Method 2.b ( AVR Studio with AVR MK II ): I was following this article to use AVR Studio however I do not think it has the whole story. Once you upload the Atmega328 bootloader .hex ( ..\arduino-1.0\hardware\arduino\bootloaders\atmega\ATmegaBOOT_168_atmega328.hex ) and set all the fuses ( 0xF8, 0xDF, 0xFF ) you still need a way to upload an actual program / sketch .hex and this is where I was confused.

From my understanding once you upload the bootloader hex you then change the fuses to control where the memory offset will be for the next hex file so that when you try to upload a .hex from an Arduino sketch it will not over write the bootloader since you've told the microcontroler to skip over that memory region with the fuses.

In summary I tried the following with no success:

1. Developed on Arduino IDE on UNO R2.

Then from my understanding the Arduino IDE goes through the build process ( ) does a bunch of behind the scene's work to create a .hex file which is basically your sketch with all the includes from the core compiled, linked, and converted down to machine code. * From my understanding this file should be able to run on any similar microcontrollyer namely, the 328P which i'm tyring to use. ) So I just need to get this file upload to the chip.

2. Get the .hex file generated from Arduino IDE and copy it to sketch folder. Apparently the Arduino IDE does a lot of file manipulation under operation and in order to get the .hex file you need to open your sketch and click verify, but DO NOT click save or close the IDE because this will delete it from the temporary location. The .hex file generated will be in %localappdata%/Temp/[sketch_name].hex . ( The %localappdata% is a system variable which goes to the proper directory for Windows 7, it may be in some other Local App Data directory in older versions of windows. ) So I copy this to my sketch folder an then close the Arduino IDE.

3. Open AVR Studio 4. Upload the Arduino Bootloader, set Fuses, and set Lock Bits Again I used ( ..\arduino-1.0\hardware\arduino\bootloaders\atmega\ATmegaBOOT_168_atmega328.hex ) and set fuses and lock bits based off of the 168 section of this article

5. Upload the .hex file we copied to our sketch folder. In the same window we jsut used to program the bootloader we just browse to the new .hex file and click "Program"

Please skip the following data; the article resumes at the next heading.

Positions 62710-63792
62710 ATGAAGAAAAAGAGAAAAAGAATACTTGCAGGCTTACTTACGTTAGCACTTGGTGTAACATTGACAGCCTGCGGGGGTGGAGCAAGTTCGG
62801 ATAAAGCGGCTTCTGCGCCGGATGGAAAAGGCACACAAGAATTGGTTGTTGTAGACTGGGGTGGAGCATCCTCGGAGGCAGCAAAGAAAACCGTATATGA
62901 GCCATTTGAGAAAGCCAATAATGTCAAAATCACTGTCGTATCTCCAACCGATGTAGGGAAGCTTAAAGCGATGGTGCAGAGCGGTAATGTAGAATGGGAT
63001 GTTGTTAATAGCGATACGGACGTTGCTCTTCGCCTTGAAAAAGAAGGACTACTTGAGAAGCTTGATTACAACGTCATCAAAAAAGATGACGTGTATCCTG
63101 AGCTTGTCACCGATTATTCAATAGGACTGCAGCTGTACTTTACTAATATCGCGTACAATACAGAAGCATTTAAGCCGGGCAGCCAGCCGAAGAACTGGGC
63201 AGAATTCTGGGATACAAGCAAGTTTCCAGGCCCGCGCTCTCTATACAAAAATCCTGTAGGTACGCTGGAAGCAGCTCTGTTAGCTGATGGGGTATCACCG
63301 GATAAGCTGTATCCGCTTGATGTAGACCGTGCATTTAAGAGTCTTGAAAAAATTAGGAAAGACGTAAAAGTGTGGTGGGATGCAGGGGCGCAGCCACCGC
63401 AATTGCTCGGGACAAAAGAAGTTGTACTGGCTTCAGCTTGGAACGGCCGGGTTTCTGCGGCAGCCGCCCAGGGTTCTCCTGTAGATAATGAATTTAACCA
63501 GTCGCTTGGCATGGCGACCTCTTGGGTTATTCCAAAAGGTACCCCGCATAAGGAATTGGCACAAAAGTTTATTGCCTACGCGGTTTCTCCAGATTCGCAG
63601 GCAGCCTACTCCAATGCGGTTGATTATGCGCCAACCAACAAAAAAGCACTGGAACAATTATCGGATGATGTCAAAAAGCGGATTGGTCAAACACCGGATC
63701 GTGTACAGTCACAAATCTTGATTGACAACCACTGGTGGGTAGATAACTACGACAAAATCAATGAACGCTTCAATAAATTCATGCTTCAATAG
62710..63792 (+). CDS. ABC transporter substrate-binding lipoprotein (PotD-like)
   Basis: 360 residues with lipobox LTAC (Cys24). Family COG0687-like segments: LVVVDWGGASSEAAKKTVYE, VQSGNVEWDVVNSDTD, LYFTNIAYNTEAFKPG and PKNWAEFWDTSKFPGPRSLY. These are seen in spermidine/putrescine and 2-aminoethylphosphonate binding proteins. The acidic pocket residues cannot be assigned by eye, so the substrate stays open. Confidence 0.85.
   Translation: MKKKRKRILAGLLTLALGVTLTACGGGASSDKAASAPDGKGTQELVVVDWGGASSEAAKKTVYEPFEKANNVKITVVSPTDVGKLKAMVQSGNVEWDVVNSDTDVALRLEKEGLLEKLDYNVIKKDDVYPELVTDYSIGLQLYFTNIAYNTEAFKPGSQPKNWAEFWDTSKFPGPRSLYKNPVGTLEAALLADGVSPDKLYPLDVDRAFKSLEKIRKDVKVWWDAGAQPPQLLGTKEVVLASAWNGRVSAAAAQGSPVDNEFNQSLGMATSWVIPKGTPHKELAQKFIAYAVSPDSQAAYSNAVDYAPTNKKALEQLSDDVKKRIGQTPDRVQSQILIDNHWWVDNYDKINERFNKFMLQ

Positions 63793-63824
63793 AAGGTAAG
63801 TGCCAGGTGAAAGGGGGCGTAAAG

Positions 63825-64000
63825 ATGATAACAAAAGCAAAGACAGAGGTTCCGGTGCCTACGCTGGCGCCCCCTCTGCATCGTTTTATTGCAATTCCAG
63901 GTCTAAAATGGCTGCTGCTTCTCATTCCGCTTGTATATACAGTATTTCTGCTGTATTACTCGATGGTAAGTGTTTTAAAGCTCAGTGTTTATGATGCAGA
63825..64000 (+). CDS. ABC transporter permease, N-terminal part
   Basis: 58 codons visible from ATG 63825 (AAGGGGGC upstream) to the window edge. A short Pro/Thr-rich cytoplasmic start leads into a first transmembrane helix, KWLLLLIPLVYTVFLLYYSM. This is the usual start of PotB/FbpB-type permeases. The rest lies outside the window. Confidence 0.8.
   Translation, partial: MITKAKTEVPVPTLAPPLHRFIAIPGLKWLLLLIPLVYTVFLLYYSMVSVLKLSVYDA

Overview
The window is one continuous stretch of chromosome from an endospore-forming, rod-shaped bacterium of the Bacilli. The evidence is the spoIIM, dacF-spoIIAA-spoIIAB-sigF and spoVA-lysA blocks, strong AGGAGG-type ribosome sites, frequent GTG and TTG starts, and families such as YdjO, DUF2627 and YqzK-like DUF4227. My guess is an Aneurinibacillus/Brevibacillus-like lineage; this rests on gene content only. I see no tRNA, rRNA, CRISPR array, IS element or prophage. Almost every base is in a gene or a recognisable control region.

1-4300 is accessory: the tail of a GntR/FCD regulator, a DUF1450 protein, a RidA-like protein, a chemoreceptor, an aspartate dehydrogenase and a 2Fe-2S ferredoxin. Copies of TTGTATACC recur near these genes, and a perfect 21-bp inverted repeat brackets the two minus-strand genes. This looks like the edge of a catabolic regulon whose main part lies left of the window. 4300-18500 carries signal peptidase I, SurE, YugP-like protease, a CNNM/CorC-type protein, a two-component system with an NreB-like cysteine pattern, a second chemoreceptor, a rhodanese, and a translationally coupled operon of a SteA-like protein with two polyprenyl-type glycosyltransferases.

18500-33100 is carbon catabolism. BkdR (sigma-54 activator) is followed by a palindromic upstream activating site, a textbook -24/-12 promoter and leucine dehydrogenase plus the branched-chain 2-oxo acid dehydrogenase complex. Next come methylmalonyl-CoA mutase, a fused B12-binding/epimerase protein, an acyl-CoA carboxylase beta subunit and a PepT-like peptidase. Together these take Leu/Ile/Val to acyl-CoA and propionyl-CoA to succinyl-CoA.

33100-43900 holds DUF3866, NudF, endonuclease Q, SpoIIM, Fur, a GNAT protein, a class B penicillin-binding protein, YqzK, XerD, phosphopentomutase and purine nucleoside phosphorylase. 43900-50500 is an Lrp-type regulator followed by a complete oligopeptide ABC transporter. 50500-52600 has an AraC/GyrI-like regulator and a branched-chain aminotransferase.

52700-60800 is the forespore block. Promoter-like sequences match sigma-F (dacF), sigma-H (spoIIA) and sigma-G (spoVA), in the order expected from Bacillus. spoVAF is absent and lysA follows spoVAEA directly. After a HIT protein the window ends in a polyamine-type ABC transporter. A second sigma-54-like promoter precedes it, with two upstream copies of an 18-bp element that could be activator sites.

However these steps didn't work for me and so I have the following questions:

1. Is it correct to assume that the .hex file generated by Arduino IDE can be used on a basic 328P?

2. If I do want to use this .hex file from Arduino to a blank 328P is a Arduino bootloader required to make the .hex file work or should the .hex operate correctly without the bootloader. From my understanding the bootloader was only there to retain serial communication regardless of what program is on the device. If we are using the ISP MKII we don't need USB communication and hence the bootloader so the .hex file form Arduino IDE should work independently. We would just have a little be extra flash memory to work with.

However, I read in another source that the bootloader also sets up timers and other things that are expected to be initialized a certain way by Arduino code so if they are not then perhaps PWM, Tones, and other operations would not function correclty without the bootloader. Hopefully someone can clarify this for people and myself.

3. If we use AVR Studio to program the bootloader should we then uncheck 'Erase device before upload' to upload the next .hex or do the Fuse/Lockbits already restrict what will be erased. My concern is that perhaps the .hex does require the bootloader and that even though the directions I followed were correct, I immediately erased the bootloader before uploading the new 'sketch' .hex and this is why I see no improvment from just uploading the .hex without the bootloader.